Overall: 7.3

Sega Bass Fishing (Wii)

When the controller was revealed for the Wii, everyone started imagining what types of gameplay experiences would be made exponentially better thanks to motion control. Lightsaber fights, baseball games, golf games...they'd all greatly benefit from the Wii controller. One small genre also came to mind - fishing. Why wouldn't a fishing game be great on Nintendo's console? The controller seems custom-made for casting and reeling, so this was a no-brainer. Unfortunately, Sega Bass Fishing is not that fantastic fishing experience some had hoped for. Rather, it's almost the exact same game as the Dreamcast and arcade game from the late 90s. It was fun back in the day, but it's shown its age and the motion controls don't exactly breathe new life into the title.

Overall: 6.0

No More Heroes (Wii)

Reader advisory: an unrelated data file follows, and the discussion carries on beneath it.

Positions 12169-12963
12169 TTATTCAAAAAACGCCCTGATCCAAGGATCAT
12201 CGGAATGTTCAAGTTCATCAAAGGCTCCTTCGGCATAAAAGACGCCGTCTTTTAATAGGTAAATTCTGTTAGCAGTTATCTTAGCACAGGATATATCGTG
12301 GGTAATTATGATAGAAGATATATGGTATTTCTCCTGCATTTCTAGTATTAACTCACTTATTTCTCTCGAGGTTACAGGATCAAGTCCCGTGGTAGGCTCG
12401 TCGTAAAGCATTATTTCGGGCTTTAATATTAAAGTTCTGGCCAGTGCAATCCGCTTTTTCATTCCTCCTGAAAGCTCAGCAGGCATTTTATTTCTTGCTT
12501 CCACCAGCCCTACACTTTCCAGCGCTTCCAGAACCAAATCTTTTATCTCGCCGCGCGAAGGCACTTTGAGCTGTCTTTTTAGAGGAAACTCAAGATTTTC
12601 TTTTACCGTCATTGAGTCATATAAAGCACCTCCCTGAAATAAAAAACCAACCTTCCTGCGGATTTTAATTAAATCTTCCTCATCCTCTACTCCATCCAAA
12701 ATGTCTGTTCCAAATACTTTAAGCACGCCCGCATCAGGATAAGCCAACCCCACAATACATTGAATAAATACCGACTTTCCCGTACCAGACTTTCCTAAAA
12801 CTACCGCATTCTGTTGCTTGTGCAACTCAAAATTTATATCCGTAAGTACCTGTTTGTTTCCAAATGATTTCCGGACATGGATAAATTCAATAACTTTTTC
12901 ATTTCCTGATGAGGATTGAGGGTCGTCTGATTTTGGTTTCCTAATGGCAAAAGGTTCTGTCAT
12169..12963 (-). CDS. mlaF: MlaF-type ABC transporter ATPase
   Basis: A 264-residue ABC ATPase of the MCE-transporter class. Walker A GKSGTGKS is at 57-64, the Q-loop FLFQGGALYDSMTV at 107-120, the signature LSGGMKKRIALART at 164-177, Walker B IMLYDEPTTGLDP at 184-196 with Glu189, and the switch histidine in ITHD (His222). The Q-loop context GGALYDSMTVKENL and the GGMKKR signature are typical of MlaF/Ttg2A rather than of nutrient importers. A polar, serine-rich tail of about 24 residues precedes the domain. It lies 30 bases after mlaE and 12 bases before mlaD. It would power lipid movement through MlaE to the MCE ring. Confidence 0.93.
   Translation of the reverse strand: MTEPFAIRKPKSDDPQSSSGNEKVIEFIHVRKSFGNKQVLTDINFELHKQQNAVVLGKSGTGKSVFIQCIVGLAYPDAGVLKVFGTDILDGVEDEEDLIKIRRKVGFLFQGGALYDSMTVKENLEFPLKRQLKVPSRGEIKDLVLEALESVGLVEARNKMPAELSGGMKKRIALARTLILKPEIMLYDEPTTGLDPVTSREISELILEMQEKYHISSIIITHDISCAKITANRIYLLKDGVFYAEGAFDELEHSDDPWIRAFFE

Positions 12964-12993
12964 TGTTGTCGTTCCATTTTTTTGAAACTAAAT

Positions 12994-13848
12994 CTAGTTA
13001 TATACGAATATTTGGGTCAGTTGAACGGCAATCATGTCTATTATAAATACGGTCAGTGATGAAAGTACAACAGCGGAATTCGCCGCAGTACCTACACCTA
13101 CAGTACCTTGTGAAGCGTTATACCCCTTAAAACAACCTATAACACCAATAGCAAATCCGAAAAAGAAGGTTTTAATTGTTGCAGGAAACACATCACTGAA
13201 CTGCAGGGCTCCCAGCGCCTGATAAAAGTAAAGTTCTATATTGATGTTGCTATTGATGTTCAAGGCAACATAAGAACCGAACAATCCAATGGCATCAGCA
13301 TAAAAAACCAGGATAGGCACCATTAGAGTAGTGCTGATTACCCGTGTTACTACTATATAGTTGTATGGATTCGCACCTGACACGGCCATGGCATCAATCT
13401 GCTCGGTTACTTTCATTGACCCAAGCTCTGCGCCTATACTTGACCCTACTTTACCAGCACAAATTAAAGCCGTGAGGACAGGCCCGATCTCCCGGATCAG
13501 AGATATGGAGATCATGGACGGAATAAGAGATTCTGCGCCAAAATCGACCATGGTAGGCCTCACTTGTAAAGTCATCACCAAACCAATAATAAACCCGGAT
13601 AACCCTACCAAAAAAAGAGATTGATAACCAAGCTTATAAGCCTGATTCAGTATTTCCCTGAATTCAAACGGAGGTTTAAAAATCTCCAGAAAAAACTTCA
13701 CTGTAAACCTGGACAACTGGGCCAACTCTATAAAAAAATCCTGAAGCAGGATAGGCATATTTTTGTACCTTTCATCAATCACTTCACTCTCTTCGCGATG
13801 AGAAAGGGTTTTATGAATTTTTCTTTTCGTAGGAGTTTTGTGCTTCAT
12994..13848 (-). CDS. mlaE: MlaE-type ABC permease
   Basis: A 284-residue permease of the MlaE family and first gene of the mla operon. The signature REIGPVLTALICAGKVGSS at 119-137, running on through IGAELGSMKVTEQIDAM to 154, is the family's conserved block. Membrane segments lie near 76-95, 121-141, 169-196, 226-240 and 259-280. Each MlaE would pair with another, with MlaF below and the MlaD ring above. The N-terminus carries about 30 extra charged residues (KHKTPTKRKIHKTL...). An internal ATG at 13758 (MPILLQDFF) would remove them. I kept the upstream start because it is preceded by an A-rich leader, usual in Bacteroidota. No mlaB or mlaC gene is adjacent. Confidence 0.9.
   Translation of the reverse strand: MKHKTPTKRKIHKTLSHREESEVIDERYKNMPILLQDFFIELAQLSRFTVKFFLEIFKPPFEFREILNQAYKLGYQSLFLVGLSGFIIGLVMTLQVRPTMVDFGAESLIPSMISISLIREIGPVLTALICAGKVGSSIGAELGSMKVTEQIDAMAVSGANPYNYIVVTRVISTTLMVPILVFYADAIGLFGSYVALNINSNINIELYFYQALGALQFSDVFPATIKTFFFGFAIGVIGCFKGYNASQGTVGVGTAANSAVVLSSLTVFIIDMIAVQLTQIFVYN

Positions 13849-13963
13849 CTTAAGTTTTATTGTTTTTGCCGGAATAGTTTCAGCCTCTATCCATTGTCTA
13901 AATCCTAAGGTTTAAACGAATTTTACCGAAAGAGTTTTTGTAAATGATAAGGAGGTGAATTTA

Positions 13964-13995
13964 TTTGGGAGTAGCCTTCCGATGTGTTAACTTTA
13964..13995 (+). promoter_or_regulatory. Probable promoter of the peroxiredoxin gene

Killer 7 for the Gamecube was the epitome of a "love it or hate it" experience. Casual gamers were likely turned off by the unorthodox gameplay mechanics, while many enjoyed the surreal art style, characters, and narrative. I considered myself in the latter category. Gameplay-wise, it was nothing to write home about. However, it created an incredible atmosphere and had featured a fantastic audio/visual package that almost bordered on art. No More Heroes is from the same possibly-insane creator, Suda 51, and is every bit as original and odd as K7. Your character's name is Travis Touchdown, and you spend most of the game traveling around your city (named Santa Destroy) earning money in an effort to climb the ranks of the world's top assassins. There are countless throwbacks to classic arcade gaming, from old sound effects to pixellated powerups to the "High Score"-esque graphic that displays the Top Assassins. The overall atmosphere is much brighter than Killer 7 and not nearly as ominous and creepy. Many sections of the game are completely free-roaming, as you cruise the streets of Santa Destroy on your far-too-large motorbike of sorts. You'll do odd jobs like mowing lawns or collecting coconuts in an effort to earn money so you can move on to your next kill. These free-roaming sections aren't nearly as polished as they should be, and driving is a chore. Once it gets down to combat, the Wii remote actually functions very well, allowing you to execute a variety of slashes, charged attacks, and even professional wrestling moves. The entire experience is far more fast-paced and gameplay-heavy than Killer 7 was, but the story and atmosphere aren't quite as strong.